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Emergence of a recombinant Tomato yellow leaf curl virus and displacement of parental-type viruses in Morocco. [O.01]

Belabess Z., Urbino C., Dallot S., Granier M., Blenzar A., Tahiri A., Peterschmitt M.. 2015. In : CIRAD ; IRD. 15èmes Rencontres de Virologie Végétale, Aussois, France, 18-22 janvier 2015. s.l. : s.n., p. 17-17. Rencontres de virologie végétale. 15, 2015-01-18/2015-01-22, Aussois (France).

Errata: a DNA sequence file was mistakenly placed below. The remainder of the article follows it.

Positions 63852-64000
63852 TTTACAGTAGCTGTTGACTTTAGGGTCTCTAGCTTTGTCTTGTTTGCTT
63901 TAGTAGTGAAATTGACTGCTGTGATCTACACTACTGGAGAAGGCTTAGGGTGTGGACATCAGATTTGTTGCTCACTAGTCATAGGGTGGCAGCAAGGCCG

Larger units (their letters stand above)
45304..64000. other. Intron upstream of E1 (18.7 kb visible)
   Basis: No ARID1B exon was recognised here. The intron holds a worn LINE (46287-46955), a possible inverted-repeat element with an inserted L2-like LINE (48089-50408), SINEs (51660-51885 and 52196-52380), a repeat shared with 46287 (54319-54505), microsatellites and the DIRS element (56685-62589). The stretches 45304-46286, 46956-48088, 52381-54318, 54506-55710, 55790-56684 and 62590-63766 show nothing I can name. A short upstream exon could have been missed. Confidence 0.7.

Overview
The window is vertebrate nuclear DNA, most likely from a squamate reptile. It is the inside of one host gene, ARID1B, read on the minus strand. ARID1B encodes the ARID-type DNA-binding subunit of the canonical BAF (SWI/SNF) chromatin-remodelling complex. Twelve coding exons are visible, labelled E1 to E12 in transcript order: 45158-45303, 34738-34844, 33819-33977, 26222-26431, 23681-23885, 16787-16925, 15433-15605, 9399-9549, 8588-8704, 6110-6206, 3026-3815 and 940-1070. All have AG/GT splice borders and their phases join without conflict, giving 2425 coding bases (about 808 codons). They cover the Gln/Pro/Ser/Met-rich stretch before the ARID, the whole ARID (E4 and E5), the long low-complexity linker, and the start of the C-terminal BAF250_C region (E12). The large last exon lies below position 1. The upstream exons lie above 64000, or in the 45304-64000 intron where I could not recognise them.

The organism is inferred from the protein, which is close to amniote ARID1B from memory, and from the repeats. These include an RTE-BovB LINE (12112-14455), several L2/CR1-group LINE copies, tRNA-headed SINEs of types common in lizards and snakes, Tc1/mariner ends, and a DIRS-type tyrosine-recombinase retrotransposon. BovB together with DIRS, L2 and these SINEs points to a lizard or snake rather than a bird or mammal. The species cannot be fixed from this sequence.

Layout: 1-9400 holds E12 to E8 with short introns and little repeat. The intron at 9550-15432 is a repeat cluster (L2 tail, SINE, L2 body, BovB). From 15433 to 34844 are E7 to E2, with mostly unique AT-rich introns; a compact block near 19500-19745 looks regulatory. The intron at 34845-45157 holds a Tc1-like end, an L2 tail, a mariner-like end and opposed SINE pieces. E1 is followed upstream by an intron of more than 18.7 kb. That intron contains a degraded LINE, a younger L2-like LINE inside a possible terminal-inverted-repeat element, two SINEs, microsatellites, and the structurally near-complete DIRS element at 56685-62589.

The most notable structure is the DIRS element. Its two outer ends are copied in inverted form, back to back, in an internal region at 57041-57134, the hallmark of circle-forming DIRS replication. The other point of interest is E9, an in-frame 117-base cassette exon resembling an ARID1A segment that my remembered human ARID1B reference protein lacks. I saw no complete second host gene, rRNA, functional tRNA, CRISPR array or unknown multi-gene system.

Genetic recombination is a major mechanism of virus evolution and it is sometimes associated with serious epidemics especially within the Geminiviridae family. Tomato yellow leaf curl virus (TYLCV) and Tomato yellow leaf curl Sardinia virus (TYLCSV) are two geminiviruses of the genus Begomovirus which severely affect tomato crops in the Mediterranean basin. In Morocco, the epidemics caused by these two viruses have been successfully managed by controlling the insect vector, Bemisia tabaci, and by the use of symptomless tomato plants of cultivars bearing the resistant gene Ty1. As virus multiplication is only reduced but not completely abolished in those plants, it was expected that viruses may evolve under the selection pressure exerted by Ty1. In 2010, TYLCV/TYLCSV recombinants were detected in symptomatic Ty1 tolerant cultivars. Further surveys carried out since 2012 evidenced that one of them, IS76, was widespread and had virtually displaced parental-type viruses in the Souss, the region with the highest tomato production of Morocco. As IS76 was not detected in old samples collected before 2003, we hypothesized that its emergence might be associated with the increasing use of tolerant cultivars in the years 2000. Using Bayesian inference with a temporally structured TYLCV and IS76 sequence dataset, the approximate date of occurrence of the recombination event leading to IS76 was determined and found to be consistent with such hypothesis. To further support this hypothesis, the fitness of IS76 was compared with that of potential parental viruses of TYLCV and TYLCSV in controlled conditions. Taking viral DNA accumulation as a proxy for fitness, IS76 and parental viruses were compared in a susceptible and a tolerant Ty1 bearing cultivar. IS76 accumulated significantly more than its parental viruses in co-infected tolerant plants. This advantage did not pay any cost on coinfecting susceptible cultivars in which the accumulation of IS76 was similar to those of the parental viruses. Further studies are needed to understand the genetic determinism of the fitness advantage of IS76.

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